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I have a question: the situation is as follows: There is an open pool (in blue) to which a pipe is connected. The pressure above the pool is equal to the air pressure = 1 bar. In normal configuration the valve from the pipe is closed and thus the pressure in point B is equal to the air pressure + ρgH (hydrostatic pressure). There is no flow through the pipe.

In case there is a rupture of the pipe at the height of the valve, water will siphon from the pool via the pipe at a velocity v. My question is how can you calculate the pressure in point A?

I think the pressure in point A is calculated as follows:

Pa+ $\frac{1}{2}$ρva²+ρgL=Pb+$\frac{1}{2}$ρvb²+ΔPfriction where va=vb and thus:

Pa+ρgL=Pb+ΔPfriction where Pb is equal to the air pressure (1 bar) due to the break.

PA=PB+ΔPfriction - ρgL

ΔPfriction=fD$\frac{L}{D}$$\frac{ρv²}{2}$

However, my friend does not agree with me and says that Pa is equal to Pb. So who is right?

enter image description here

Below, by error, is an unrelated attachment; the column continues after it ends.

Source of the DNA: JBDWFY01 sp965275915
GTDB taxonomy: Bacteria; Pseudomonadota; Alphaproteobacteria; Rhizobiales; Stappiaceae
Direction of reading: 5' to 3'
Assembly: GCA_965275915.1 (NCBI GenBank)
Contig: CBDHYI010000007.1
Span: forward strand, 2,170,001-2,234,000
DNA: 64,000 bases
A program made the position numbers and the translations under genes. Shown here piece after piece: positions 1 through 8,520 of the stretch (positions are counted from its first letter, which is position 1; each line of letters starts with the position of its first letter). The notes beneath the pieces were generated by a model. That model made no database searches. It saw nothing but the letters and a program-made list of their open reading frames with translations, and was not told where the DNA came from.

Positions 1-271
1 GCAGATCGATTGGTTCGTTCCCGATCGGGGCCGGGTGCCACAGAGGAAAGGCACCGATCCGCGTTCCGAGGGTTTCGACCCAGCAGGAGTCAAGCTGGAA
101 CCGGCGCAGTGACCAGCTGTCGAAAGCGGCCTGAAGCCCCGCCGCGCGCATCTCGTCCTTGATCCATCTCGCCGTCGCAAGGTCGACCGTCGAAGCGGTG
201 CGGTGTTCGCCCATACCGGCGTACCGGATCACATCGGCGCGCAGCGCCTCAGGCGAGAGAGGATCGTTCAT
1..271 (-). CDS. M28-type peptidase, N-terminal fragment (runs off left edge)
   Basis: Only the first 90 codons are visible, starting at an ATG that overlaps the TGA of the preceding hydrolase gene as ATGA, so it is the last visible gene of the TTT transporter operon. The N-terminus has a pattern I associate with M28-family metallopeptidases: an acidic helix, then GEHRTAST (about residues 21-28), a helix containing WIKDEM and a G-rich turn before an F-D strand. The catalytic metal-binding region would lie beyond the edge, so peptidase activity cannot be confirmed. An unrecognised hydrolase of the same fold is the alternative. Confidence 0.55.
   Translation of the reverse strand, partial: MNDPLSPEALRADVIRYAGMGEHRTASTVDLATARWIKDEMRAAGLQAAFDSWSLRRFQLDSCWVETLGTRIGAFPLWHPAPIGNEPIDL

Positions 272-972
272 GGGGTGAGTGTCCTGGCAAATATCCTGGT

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  • $\begingroup$ The driving force for fluid flow is a pressure difference. That means that you are right. $\endgroup$ – David White Jun 14 '19 at 19:27
  • $\begingroup$ P friction should not be used if we use bernoulli's theorem. Because it is conservation of energy. $\endgroup$ – Sandesh Goli Jul 11 '19 at 6:38
  • $\begingroup$ Therefore Pa=Pb-pgL. $\endgroup$ – Sandesh Goli Jul 11 '19 at 6:40
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Yes, pressures at points a and b are not equal.enter image description here

pressure at B = pressure at A + pgL

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